“Validation of Single Particle (sp)ICP-MS for Measurements of Nanoparticle Size and Evaluation of its Potential to Assess the Influence of the Coating on the Stability of Gold Nanoparticles in Suspension”


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The Next Generation- An Interview with David Douglas

Today we interview, Dr. David Douglas, a post-doc at LGC Limited, currently working in the group of Dr. Heidi Goenaga-Infante.


David in his lab

Who or what inspired you to become a scientist?

From an early age I was fascinated by how the world around me worked and would often take things apart to understand the processes that culminated in an output or action. I received a microscope one Christmas from my parents, which populated more questions than it answered and fueled my need to improve my understanding. Two inspirational Chemistry teachers, Mr Gordon Waston-Broughton and Mr Tim Rutherford, kept this need burning and encouraged me to study Chemistry at Plymouth University. That is where my first research project began under the keen eyes of Dr Michael Foulkes and Dr Andrew Fisher. I enjoyed research so much I decided I had to attempt a PhD. I was lucky enough that such a position had become available in Prof. Barry Sharp and Dr Helen Reid’s group at Loughborough University, where I once again began to deconstruct things to understand how they worked. By sharing in the passion these people have for science, I have been inspired to follow it as a career and a hobby.

Why did you choose your research group/University and what factors influenced your choice?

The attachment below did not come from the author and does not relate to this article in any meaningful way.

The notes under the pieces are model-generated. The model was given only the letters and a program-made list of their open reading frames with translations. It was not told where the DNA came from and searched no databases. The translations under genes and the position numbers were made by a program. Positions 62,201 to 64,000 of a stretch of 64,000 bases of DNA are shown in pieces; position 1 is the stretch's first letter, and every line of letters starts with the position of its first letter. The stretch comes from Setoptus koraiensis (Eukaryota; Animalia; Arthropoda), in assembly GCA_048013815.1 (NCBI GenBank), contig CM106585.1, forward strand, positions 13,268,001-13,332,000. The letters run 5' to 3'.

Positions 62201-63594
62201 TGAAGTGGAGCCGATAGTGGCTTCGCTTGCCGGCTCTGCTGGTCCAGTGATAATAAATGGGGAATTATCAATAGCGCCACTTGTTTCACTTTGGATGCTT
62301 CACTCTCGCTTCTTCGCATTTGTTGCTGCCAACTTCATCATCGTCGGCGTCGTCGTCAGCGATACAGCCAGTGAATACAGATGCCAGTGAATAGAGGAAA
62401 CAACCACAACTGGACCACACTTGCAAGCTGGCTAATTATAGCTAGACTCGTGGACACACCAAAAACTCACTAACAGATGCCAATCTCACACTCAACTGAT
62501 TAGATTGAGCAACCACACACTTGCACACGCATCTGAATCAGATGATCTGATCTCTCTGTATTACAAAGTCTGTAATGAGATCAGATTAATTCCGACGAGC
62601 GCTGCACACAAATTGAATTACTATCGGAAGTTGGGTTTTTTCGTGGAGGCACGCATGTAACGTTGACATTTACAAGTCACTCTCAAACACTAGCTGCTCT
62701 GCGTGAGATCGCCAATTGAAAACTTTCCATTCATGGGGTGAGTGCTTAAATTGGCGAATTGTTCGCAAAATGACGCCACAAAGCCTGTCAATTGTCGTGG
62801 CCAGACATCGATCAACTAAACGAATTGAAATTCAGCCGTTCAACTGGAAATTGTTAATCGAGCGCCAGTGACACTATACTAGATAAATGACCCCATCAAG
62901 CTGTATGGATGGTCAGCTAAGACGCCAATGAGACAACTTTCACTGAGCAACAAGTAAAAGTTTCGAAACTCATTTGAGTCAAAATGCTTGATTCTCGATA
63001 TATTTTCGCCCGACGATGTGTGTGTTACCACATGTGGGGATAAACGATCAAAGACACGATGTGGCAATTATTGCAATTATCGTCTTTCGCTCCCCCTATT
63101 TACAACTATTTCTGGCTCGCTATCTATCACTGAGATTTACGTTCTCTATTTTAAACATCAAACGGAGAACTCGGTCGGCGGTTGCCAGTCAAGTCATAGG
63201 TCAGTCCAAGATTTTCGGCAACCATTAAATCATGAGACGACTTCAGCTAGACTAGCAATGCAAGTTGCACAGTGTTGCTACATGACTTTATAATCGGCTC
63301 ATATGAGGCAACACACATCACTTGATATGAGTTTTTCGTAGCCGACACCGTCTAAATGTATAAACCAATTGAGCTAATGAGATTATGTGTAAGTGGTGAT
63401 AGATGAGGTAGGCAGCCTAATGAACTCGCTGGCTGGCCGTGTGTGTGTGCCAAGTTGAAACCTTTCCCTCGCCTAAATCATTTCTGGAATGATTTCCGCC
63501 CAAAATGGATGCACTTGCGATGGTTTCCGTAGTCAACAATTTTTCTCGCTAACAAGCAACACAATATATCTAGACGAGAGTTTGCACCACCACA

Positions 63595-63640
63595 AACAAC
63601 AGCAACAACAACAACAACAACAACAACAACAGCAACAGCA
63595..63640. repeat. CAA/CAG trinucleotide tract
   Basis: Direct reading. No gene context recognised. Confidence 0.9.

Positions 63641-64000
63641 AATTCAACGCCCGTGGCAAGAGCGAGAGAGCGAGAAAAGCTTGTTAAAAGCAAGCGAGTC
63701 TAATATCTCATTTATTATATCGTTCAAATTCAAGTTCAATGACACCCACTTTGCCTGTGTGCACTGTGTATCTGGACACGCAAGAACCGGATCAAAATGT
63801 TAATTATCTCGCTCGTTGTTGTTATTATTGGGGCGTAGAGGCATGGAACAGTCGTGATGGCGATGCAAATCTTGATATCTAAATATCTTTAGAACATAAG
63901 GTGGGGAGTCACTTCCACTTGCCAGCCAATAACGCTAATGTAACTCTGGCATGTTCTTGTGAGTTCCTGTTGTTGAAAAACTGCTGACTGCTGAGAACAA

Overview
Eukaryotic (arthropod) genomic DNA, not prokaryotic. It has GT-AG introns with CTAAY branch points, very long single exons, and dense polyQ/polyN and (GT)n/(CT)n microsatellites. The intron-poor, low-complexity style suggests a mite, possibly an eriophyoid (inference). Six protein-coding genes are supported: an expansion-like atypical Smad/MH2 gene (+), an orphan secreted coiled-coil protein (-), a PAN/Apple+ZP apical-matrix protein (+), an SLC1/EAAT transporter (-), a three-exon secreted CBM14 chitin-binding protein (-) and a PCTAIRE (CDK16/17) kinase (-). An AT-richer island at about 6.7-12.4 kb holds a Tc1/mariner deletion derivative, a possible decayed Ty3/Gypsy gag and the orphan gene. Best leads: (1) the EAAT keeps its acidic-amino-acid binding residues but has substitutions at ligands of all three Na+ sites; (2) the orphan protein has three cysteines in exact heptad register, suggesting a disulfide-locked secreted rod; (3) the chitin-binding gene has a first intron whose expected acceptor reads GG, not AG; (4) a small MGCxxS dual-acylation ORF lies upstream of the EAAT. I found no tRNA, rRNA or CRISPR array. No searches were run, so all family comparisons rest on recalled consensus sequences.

I currently work within the Inorganic Research Team of the Science and Innovation section at LGC Ltd, under the watchful eyes of Heidi Goenaga-Infante. My first experience of the group was through a joint Knowledge Transfer Project (KTP) with Loughborough University focusing on improving metrological bio-imaging by LA-ICP-MS.

LGC is a commercial entity that is home to the UK’s designated National Measurement Institute (NMI) for Chemical and Biological Measurement. As such employees are exposed to a large range of research topics; ranging from large European funded measurement projects (EMPIR) and international comparison studies (CCQM), to the smaller commercial external and internal projects. During my KTP I was exposed to the plethora of instrumentation and collaboration at LGC and the potential for metrological research in solid sample analysis. This combined with the range of applications drew me to my current position.

Another big part of why I chose LGC was down to the group of people I work with. They come from a range of cultural backgrounds and scientific experiences; in an environment where scientific discussion is encouraged, this makes for some motivating and inspiring ideas. Without their support my job would be impossible.

Can you explain a bit the purpose of your current research activities?

My current research activities focus on improving metrology of LA-ICP-MS analysis and the traceability of these measurements.